Recent News

March 29, 2017

Launching the Unemployed and Underemployed into a New Career

Rita Knaff worked in the airline industry for Com Air for about 19 years. When Com Air ceased operations in 2012, Rita found herself unemployed and did not know where to turn. Rita was taking a class at New Horizons in project management to compliment her business degree where she met a young lady named Hannah. Rita didn’t know it at the time, but her conversation with Hannah helped change her life and put her on a new path.

“Hannah and I began discussing our class schedules, our aspirations and what we wanted to do in the future, and she told me that she had just graduated from a program called Creating IT Futures (now known as Per Scholas), and within two weeks she already had a job offer,” said Knaff. “I had been unemployed for several months at the time, so she encouraged me to go online and apply. I went home that night and applied, and was almost immediately accepted.”

Per Scholas became a new United Way agency partner in 2016, and they are an organization that works with the underemployed and unemployed and puts them through a pretty intensive training program to help them get started with a new career in Information Technology.


“We have both a hardware track and a software track. Both are eight weeks, pretty intense, full-time curriculum and courses, and on the back end we have employer partners who have agreed to interview our candidates,” said Paul Cashen, Cincinnati managing director, Per Scholas. “We successfully place about 85-90% of the folks who go through one of our programs. We recently graduated a class in the software arena where we had 13 students and 12 were made an offer by our employment partner even before they graduated.”

Per Scholas focuses on clients at 250% or below the federal poverty line – unemployed or underemployed people from often overlooked communities – to serve the underserved by launching them into new careers. They work with approximately 90 different employer partners to place clients in jobs upon graduation. With approximately 2000 open IT positions in Greater Cincinnati, Per Scholas is not only helping train individuals for a new career path, but they are helping employers achieve their goals of filling positions with qualified candidates.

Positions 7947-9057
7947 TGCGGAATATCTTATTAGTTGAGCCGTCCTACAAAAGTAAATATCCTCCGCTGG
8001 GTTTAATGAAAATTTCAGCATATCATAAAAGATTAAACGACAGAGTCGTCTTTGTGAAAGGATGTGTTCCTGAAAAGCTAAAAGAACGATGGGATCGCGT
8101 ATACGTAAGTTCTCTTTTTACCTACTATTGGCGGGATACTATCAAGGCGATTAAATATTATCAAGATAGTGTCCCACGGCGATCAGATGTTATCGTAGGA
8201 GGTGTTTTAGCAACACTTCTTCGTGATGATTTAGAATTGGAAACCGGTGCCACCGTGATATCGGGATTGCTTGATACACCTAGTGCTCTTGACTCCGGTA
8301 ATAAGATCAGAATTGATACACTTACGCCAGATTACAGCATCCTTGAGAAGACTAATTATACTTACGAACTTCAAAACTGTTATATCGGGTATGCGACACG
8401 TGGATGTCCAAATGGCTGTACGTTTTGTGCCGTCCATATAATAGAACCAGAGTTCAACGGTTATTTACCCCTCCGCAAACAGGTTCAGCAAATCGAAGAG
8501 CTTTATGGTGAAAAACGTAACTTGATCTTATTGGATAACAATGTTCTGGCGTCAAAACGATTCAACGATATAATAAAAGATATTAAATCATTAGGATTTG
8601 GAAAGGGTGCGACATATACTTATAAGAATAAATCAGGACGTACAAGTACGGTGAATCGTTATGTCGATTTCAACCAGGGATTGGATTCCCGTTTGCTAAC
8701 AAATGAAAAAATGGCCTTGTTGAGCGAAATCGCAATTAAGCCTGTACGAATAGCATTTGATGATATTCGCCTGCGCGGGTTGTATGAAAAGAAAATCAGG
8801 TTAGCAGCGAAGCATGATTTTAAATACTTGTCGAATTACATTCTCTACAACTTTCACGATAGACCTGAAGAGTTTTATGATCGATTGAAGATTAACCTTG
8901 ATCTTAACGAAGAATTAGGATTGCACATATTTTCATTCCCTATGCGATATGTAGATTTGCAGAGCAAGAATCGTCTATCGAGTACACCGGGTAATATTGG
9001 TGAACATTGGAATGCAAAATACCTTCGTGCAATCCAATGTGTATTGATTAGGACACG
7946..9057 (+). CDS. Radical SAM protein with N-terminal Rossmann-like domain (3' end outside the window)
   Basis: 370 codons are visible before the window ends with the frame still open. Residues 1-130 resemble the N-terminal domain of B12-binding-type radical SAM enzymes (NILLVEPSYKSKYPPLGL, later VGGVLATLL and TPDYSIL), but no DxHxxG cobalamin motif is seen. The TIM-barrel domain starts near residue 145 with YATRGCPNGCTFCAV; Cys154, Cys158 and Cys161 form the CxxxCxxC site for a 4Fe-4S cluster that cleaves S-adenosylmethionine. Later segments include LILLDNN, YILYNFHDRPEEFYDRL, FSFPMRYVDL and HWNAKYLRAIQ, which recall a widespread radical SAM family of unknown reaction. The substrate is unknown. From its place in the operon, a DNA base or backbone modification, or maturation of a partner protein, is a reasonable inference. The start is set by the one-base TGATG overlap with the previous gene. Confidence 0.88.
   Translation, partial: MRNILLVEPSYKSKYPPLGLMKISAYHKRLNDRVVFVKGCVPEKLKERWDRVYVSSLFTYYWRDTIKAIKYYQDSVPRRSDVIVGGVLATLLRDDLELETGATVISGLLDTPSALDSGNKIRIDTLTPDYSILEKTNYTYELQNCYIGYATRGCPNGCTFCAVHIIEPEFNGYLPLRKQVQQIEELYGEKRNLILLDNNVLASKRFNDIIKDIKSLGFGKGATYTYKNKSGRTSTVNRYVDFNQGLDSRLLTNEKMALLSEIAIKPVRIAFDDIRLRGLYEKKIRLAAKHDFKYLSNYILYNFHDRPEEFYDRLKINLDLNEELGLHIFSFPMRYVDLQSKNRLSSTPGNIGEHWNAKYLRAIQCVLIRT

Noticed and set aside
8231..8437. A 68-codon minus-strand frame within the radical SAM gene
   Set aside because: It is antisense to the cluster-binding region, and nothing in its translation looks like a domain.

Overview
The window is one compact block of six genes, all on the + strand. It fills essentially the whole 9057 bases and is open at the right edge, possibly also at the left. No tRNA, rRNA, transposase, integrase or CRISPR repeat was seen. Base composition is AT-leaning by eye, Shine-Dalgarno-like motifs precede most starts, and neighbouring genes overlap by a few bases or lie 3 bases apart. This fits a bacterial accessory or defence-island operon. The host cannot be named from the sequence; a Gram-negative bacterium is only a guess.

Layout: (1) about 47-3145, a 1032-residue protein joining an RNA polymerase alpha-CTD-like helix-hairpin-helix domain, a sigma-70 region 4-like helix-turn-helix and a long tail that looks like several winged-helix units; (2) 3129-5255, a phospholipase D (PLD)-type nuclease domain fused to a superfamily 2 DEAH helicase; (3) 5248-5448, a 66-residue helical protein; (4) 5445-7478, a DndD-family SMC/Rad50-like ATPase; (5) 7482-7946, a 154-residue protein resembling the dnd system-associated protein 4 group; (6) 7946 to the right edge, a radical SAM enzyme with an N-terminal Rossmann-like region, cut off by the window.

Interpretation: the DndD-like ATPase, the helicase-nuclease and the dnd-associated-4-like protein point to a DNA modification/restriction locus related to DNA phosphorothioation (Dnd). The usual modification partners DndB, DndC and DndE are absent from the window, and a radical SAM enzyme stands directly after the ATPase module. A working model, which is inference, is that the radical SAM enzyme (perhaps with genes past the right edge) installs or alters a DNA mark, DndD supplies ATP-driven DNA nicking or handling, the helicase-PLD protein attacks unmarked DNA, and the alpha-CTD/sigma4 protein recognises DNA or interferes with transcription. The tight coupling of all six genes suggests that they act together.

“United Way has been a great partner and has allowed us to grow our programs because you are funding the A+ IT Ready hardware program which allows us to use other funds to launch the QA software testing program, and also allowed us to serve more students,” said Cashen. “In 2015, we had 79 people we put through our programs and in 2016 we had 100 new students and 15 returning students, and we hope to continue to serve more. We think we’re a good part of the poverty solution.”


The first time Rita went through Per Scholas, she went through the hardware track. Three weeks after graduating, she was offered and accepted a job at Pomeroy in their project management office. In order to diversify her skill set and make her more valuable to employers, Rita went back to Per Scholas and went through the software class. She now works at Thrive Urban Impact Sourcing, one of the main employer partners of Per Scholas.

“The first class I went through I learned a valuable life lesson, and that is yes, I can do it,” said Knaff. “I knew that if I worked hard at it, studied, paid attention and applied myself, then I would succeed. Going back through the second time I had a lot of confidence and they encouraged me to do more and different things. I’ve learned that if you have skills in IT you’re more apt to get a job and have a career path that will someday get you out of poverty.”

United Way of Greater Cincinnati strives to create a region where everybody has an opportunity to thrive, and Rita is just one of the over 360,000 lives impacted by United Way annually in our community.


Rita also tries to “pay it forward” as much as she can. As Hannah helped turn her on to applying for Per Scholas, Rita similarly has encouraged others in need of a job to give the IT field and Per Scholas a try.

“The Per Scholas program works because they focus on making you successful,” said Knaff. They taught me all of the technical competencies I would need, work ethic, teamwork and collaboration skills, interviewing skills, and at the end had employers lined up waiting to interview and hire me.

“In the last five years my life has improved a lot. I feel more valuable because I have skills that are relatable today. I have more satisfaction with my work because I’m working in a field that I enjoy working in.”